Like other hard-line Brexiteers, Mr. Frost has thrown his support behind Ms. Truss, who campaigned against leaving the European Union in the 2016 referendum, but who has since converted to the cause with zeal. Ms. Mordaunt voted to leave, as did Mr. Sunak.
It is one of the paradoxes of this race that Brexiteers are opposing the two candidates who backed Brexit and are supporting the one who opposed it.
Not only did Ms. Mordaunt urge Britons to vote for Brexit, but she also played a minor, though memorable, part in the campaign by warning that Turkish migrants would flock to Britain when their own country joined the European Union, something she claimed Britain would be unable to block. The statement was erroneous: Britain, like other members, had a right to veto Turkey’s membership.
Brexit supporters regard her with suspicion for another reason: She voted for an ill-fated withdrawal agreement with the European Union negotiated by Prime Minister Theresa May.
Ms. Mordaunt combines an interest in security and a military background with views on social issues that are mildly progressive by Tory party standards. She has spoken up in favor of the rights of transgender people, for example, a position that has gotten her into trouble with the culture warriors on the party’s right.
Seeking to defuse the issue, Ms. Mordaunt said last week that transgender women “are not biological women like me, but the law recognizes them in their new gender and that’s very simple and straightforward.”
In the cut-and-thrust of Tory politics, of course, it is neither.
During a televised debate on Friday evening, Mr. Mordaunt came under renewed pressure on the issue, with one of her opponents, Kemi Badenoch, questioning whether she had backtracked on her earlier position. Critics said Ms. Mordaunt’s performance was wobbly and unfocused.
Analysts said the unsettled nature of the contest had made it especially vicious. Mr. Sunak, the early front-runner, has come under attack by Mr. Johnson’s allies, who view his resignation less than two weeks ago, which set the stage for the prime minister’s downfall, as a betrayal. Mr. Sunak’s tax policy as chancellor was criticized by Jacob Rees-Mogg, with whom he sat in cabinet just days ago. Mr. Rees-Mogg refused to deny reports that he had described the policy, which included tax increases, as “socialist.”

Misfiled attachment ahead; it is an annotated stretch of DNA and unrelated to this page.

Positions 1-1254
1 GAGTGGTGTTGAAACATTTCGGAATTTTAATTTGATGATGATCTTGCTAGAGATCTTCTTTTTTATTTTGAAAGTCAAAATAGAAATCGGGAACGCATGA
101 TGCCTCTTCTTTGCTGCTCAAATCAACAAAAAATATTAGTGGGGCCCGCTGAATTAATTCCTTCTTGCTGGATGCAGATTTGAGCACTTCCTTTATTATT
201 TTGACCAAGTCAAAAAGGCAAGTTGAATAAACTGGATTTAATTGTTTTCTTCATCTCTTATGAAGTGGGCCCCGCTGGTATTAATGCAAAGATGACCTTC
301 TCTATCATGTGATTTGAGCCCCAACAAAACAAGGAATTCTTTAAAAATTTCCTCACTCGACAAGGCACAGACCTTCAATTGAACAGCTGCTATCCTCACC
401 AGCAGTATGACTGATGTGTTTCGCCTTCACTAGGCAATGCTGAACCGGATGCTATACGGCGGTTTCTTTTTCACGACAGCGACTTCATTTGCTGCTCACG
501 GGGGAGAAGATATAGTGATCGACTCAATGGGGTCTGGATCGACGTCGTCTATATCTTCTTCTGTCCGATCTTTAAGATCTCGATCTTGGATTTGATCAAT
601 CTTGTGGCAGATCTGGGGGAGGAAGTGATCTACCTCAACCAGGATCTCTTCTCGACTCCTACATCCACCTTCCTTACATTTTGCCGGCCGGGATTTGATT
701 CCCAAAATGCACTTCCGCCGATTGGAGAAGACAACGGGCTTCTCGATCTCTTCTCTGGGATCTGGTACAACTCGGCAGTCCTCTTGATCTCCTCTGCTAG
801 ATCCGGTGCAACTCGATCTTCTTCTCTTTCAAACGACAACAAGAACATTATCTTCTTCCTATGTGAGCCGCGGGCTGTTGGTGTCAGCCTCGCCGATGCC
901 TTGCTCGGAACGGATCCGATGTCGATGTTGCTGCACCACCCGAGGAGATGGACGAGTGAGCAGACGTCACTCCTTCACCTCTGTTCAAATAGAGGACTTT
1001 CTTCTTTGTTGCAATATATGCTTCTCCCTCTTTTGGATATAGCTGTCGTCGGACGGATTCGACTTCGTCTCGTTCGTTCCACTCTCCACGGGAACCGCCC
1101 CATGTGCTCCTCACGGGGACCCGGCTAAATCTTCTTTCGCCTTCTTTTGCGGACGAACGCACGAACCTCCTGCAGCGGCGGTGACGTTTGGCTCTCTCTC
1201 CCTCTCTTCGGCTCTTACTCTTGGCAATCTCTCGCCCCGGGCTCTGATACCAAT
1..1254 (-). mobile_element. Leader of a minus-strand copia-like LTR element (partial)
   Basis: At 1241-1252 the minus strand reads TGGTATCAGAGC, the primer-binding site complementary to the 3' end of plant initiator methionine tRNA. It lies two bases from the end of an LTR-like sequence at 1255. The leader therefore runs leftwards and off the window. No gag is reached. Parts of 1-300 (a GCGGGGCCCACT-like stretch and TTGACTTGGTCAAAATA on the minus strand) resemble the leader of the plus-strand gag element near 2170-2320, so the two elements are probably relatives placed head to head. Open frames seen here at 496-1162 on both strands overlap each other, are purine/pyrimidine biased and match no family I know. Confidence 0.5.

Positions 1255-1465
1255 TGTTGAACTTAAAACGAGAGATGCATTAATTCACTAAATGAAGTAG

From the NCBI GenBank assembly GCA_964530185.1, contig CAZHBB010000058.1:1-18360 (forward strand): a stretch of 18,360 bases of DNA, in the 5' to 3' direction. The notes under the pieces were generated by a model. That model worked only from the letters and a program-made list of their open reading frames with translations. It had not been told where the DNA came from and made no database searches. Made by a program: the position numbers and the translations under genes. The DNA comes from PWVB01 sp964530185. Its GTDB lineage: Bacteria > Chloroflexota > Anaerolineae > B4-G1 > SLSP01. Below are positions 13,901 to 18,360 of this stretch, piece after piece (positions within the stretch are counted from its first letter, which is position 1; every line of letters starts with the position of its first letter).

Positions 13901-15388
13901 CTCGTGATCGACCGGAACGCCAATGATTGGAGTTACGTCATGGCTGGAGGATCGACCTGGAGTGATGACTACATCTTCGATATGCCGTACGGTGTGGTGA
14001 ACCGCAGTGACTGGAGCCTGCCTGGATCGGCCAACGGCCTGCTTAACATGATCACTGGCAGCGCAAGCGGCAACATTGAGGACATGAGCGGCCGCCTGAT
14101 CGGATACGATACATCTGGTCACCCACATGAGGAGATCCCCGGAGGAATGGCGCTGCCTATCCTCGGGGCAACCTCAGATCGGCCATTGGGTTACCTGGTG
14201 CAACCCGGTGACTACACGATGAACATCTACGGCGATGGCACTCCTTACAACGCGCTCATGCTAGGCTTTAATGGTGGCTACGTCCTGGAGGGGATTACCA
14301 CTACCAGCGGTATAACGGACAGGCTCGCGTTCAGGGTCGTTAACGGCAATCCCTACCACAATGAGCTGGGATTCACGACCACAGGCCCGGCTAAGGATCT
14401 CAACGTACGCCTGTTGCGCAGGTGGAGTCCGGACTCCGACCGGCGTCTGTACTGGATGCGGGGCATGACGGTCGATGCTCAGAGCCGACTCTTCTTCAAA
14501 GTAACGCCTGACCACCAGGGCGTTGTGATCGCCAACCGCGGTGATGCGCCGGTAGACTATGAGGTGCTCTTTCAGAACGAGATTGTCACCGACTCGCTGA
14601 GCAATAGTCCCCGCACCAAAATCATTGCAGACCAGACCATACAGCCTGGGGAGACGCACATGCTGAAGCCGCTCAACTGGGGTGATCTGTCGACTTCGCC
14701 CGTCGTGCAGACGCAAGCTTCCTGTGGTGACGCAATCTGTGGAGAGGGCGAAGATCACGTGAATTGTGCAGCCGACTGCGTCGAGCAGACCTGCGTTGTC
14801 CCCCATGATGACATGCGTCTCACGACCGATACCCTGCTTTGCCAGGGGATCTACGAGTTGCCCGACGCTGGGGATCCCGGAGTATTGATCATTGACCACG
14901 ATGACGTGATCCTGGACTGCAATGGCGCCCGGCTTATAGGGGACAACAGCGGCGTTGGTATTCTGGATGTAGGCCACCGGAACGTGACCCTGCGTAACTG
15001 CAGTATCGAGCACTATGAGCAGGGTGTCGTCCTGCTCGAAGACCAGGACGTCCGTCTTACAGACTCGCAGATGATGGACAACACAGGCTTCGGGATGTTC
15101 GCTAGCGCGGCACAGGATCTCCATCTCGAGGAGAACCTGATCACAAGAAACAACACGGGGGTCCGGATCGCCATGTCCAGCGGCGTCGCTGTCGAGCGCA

“Rishi Sunak was always going to get it in the neck,” Professor Bale said.
Ms. Truss, who did not resign from Mr. Johnson’s cabinet, faces the danger of being the most closely associated with him. Critics said her campaign had gotten off to a less-than-stirring start. She is not viewed as a charismatic campaigner, despite her solid credentials. One Liberal Democratic lawmaker likened her to Hillary Clinton, while Ms. Mordaunt, the lawmaker said, more resembled Bill Clinton.
Unlike Ms. Mordaunt, Ms. Truss has significant economic experience. Yet Ms. Mordaunt’s weakness in that area has yet to hurt her campaign, despite the soaring inflation and specter of a recession that haunts Britain. A lack of focus on the future, analysts said, was another legacy of Mr. Johnson’s distracting tenure.
“He’s left the Conservative Party deeply confused because he was trying to hold together an electoral coalition that isn’t a particularly natural one,” Professor Bale said, referring to traditional Conservative voters in the south and working-class supporters in the north of England that Mr. Johnson won over from the Labour Party in 2019.
“It was always going to be a case of ‘après moi, le deluge,’” he added. “When Boris Johnson eventually was forced out, there was almost inevitably going to be chaos and bad feeling because of who he was and how he acted.”